In doing so, however, the expectations and uses of such solutions have changed. According to the KPMG report, businesses were using the technology less frequently for external means and more often for internal organization. In 2012, 25% and 16% of survey respondents reported that the cloud "will change (their) interaction with customers and suppliers" and "accelerate time to market" respectively. In 2013, those numbers had dropped to 16% and 10% respectively. In the process, the number of respondents expecting the cloud to "fundamentally change (their) business model" doubled, along with the expectation that such solutions would provide management with greater transparency of transactions.

Social Media

With firms adopting internal optimization protocols capable of reducing operating costs, the remaining piece of the puzzle lies with customers. With ubiquitous social media and potential for customer engagement, the picture of running a business has changed drastically, and the beverage industry is no exception to this fact. New engagement opportunities mean both responsive businesses and active relationships.

The impact of social media is a secret to no one, and while business practices involving these platforms are still quite young, drink-makers are tapping into the platform in tune. Facebook and Google+ pages, along with Twitter accounts, allow customers to tap into a direct line of communication, enabling both rapid feedback and quick responses. This new standard of communication is elevating customer service capabilities and expectations in tandem. Quick answers to customer requests and complaints offers an opportunity to add a personal face to an organization, build a reputation of engagement, and spread those characteristics at lightning speed as particularly successful methods are rewarded with viral publicity.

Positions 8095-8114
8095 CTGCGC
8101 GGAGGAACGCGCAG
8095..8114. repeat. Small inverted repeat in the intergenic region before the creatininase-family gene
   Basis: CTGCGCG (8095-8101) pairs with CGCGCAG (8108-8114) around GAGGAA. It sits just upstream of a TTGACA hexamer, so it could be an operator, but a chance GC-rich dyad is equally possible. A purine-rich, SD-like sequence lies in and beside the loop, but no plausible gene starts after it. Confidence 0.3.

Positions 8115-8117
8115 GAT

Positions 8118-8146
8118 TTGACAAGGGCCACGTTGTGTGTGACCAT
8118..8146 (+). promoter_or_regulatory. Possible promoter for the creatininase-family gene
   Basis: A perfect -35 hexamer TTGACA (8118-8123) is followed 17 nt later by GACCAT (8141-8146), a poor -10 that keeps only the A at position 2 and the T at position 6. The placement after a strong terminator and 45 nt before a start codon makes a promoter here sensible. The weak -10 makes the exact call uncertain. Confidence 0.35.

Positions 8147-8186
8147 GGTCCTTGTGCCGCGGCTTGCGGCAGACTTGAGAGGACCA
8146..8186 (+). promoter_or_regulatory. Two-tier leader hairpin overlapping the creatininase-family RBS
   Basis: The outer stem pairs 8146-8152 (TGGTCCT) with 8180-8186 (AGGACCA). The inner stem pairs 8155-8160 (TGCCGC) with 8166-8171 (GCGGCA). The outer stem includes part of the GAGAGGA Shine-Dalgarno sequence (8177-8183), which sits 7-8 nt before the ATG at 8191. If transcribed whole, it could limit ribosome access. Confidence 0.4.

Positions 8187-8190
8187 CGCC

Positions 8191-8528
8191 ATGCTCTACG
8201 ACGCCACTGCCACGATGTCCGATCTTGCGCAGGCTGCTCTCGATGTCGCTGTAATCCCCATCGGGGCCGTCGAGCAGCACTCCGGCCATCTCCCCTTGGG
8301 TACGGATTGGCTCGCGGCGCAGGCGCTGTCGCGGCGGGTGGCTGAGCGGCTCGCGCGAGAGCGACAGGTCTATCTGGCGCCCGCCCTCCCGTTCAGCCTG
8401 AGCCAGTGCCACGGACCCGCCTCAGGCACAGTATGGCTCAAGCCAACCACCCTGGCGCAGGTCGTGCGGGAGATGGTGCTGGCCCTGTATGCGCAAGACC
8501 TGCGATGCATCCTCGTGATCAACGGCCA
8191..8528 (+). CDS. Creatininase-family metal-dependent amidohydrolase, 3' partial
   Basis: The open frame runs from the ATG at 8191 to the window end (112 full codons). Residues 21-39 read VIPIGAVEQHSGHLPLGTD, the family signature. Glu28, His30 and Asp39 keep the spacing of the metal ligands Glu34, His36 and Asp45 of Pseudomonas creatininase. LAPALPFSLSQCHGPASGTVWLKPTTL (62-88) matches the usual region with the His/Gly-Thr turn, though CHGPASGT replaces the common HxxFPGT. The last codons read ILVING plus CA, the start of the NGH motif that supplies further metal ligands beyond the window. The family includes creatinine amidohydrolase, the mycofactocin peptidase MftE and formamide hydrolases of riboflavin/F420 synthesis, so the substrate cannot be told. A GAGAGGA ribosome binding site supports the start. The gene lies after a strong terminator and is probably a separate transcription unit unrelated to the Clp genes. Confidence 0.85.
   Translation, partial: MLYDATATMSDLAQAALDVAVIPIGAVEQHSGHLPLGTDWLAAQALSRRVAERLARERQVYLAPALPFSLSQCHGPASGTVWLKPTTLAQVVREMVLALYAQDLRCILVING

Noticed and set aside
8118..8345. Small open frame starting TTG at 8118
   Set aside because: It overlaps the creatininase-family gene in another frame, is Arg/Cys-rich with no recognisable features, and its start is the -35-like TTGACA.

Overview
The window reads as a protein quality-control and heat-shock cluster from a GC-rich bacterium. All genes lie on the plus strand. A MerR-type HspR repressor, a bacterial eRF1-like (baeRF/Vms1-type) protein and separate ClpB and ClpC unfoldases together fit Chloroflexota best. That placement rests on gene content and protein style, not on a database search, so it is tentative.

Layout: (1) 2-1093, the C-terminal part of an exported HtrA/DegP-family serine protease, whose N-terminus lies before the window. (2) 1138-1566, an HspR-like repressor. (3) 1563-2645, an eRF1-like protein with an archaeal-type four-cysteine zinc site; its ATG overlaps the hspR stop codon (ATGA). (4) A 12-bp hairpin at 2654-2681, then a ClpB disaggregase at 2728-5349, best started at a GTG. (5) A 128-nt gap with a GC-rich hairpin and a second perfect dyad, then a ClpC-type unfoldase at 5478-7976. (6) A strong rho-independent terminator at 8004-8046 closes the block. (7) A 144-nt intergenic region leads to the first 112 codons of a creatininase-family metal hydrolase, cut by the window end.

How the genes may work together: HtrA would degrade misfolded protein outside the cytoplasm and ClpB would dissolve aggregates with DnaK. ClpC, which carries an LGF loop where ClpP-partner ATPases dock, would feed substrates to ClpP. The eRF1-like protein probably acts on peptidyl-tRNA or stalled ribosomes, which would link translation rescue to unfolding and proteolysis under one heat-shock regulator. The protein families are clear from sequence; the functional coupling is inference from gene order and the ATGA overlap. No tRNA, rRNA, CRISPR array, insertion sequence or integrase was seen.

What's most important about this evolution, however, is the understanding that it constitutes an opening of conversation, not an establishment of more efficient customer support hotlines. Answering customer questions pays dividends to be sure, but the ability of users to publicly and actively demonstrate their opinions regarding corporate and product changes means that savvy managers would do well to keep an ear to the ground. Bad publicity can spread like wildfire and maligned decisions can hurt brand perception. Reading social media channels gives companies in the beverage industry a chance to respond to these concerns quickly before negative perceptions can spread any further.

This combination of technologies represents a watershed for the beverage industry. Evolving technologies not only offer the chance to improve operational efficiency, but change business effectiveness and customer responsiveness. From actionable insights gleaned from Big Data analytics to improved decision-making through Cloud technologies to an active consumer conversation in social media, the beverage industry is leveraging technologies to the benefit of both profits and product. While doing so does not guarantee competitive success, adoption of these innovations provides a real chance to surpass customer expectations and vastly improve critical operations in the process.

To learn about additional findings included in the survey mentioned throughout this article, watch the short summary video below: